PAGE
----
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Predestination (Calvinism)

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The Calvinistic doctrine of predestination is a doctrine of Calvinism which deals with the question of the control God exercises over the world. In the words of the Westminster Confession of Faith, God "freely and unchangeably ordained whatsoever comes to pass."[1] The second use of the word "predestination" applies this to the salvation, and refers to the belief that God appointed the eternal destiny of some to salvation by grace, while leaving the remainder to receive eternal damnation for all their sins, even their original sin. The former is called "unconditional election", and the latter "reprobation". In Calvinism, men must be predestined and effectually called (regenerated/born again) unto faith by God before they will even wish to believe or wish to be justified.

Confessional statements

On predestination, the Belgic Confession of Faith (1561) states:

We believe that all the posterity of Adam, being thus fallen into perdition and ruin by the sin of our first parents, God then did manifest himself such as he is; that is to say, merciful and just: Merciful, since he delivers and preserves from this perdition all whom he, in his eternal and unchangeable council, of mere goodness hath elected in Christ Jesus our Lord, without respect to their works: Just, in leaving others in the fall and perdition wherein they have involved themselves. (Art. XVI)

The Westminster Confession of Faith (1643) states:

God from all eternity did by the most wise and holy counsel of his own will, freely and unchangeably ordain whatsoever comes to pass; yet so as thereby neither is God the author of sin; nor is violence offered to the will of the creatures, nor is the liberty or contingency of second causes taken away, but rather established.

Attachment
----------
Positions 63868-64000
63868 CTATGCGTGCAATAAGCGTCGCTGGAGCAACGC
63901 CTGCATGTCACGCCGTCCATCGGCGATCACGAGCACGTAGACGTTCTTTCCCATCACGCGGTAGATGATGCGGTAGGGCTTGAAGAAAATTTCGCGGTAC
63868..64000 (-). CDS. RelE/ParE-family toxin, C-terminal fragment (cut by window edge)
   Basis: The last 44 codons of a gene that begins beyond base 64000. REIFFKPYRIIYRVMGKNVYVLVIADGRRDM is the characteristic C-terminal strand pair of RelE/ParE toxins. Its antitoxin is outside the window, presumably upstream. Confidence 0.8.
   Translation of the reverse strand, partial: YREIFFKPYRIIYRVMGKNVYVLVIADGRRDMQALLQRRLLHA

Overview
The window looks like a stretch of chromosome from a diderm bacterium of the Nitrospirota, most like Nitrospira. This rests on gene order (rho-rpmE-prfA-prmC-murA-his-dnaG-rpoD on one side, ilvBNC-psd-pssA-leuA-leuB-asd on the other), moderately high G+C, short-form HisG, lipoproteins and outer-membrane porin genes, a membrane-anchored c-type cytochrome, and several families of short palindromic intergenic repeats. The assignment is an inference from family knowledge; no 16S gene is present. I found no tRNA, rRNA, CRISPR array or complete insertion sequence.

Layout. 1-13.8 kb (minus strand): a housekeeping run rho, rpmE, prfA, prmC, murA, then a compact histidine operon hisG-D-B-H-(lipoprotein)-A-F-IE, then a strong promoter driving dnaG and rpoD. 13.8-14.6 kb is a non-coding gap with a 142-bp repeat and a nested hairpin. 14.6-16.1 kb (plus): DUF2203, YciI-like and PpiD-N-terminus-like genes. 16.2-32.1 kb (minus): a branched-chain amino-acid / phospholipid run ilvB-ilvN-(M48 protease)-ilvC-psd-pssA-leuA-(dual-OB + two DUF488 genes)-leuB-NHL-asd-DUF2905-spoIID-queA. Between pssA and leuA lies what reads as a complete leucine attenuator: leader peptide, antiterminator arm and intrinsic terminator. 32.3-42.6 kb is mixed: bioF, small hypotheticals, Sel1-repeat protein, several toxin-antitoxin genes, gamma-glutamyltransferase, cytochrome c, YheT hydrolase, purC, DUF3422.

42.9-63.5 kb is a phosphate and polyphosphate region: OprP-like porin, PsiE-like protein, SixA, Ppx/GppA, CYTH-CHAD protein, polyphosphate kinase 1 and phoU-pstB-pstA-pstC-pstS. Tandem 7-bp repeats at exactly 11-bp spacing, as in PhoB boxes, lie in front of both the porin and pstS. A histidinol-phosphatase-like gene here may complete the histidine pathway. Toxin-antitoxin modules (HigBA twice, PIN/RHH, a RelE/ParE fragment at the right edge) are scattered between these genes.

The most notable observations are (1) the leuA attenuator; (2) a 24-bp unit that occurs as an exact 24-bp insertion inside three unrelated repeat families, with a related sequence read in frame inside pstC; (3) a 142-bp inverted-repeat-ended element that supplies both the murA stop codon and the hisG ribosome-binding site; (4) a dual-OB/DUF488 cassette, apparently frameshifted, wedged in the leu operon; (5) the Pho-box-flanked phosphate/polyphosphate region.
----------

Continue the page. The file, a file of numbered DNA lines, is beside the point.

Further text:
By the decree of God, for the manifestation of his glory, some men and angels are predestinated unto everlasting life, and others foreordained to everlasting death.
As God hath appointed the elect unto glory, so hath He, by the eternal and most free purpose of His will, foreordained all the means thereunto. Wherefore, they who are elected . . . are effectually called unto faith in Christ by His Spirit working in due season, are justified, adopted, sanctified, and kept by His power. through faith, unto salvation. Neither are any other redeemed by Christ, effectually called, justified, adopted, sanctified, and saved, but the elect only.
The rest of mankind God was pleased, according to the unsearchable counsel of His own will, whereby He extendeth or withholdeth mercy, as He pleaseth, for the glory of His Sovereign power over His creatures, to pass by; and to ordain them to dishonour and wrath for their sin, to the praise of His glorious justice. (Chap. III — Articles I, III, VI and VII)

Double predestination

Calvinistic predestination is sometimes referred to as "double predestination."[2] This is the view that God chose who would go to heaven, and who to hell, and that his decision is infallibly to come to pass. This point of view simultaneously denies that God is the Author of Evil, but the issue is a very difficult point of the doctrine of predestination. The difference between elect and reprobate is not in themselves, all being equally unworthy, but in God's sovereign decision to show mercy to some, to save some and not others. It is called double predestination because it holds that God chose both whom to save and whom to damn, as opposed to single predestination which contends that though he chose whom to save, he did not choose whom to damn.

Reprobation: active decree, passive foreordination

Reformed Calvinists emphasise the active nature of God's decree to choose those foreordained to eternal wrath, yet at the same time the passive nature of that foreordination.

This is possible because most Reformed Calvinists hold to a Infralapsarianism view of God's decree. In that view, God, before Creation, in His mind, first decreed that the Fall would take place, before decreeing election and reprobation. So God actively chooses whom to condemn, but because He knows they will have a sinful nature, the way He foreordains them is to simply let them be (He doesn't need to do anything) - this is sometimes called "preterition."[3] Therefore this foreordination to wrath is passive in nature (unlike God's active predestination of His elect where He needs to overcome their sinful nature).

Equal ultimacy

The WCF uses different words for the act of God's election and reprobation: "predestinated" and "foreordained" respectively. This suggests that the two do not operate in the same way. The term "equal ultimacy" is sometimes used of the view that the two decrees are symmetrical: God works equally to keep the elect in heaven and the reprobate out of heaven. R. C. Sproul argues against this position on the basis that it implies God "actively intervenes to work sin" in the lives of the reprobate.[4] This view is sometimes erroneously referred to as "double predestination", on which see above.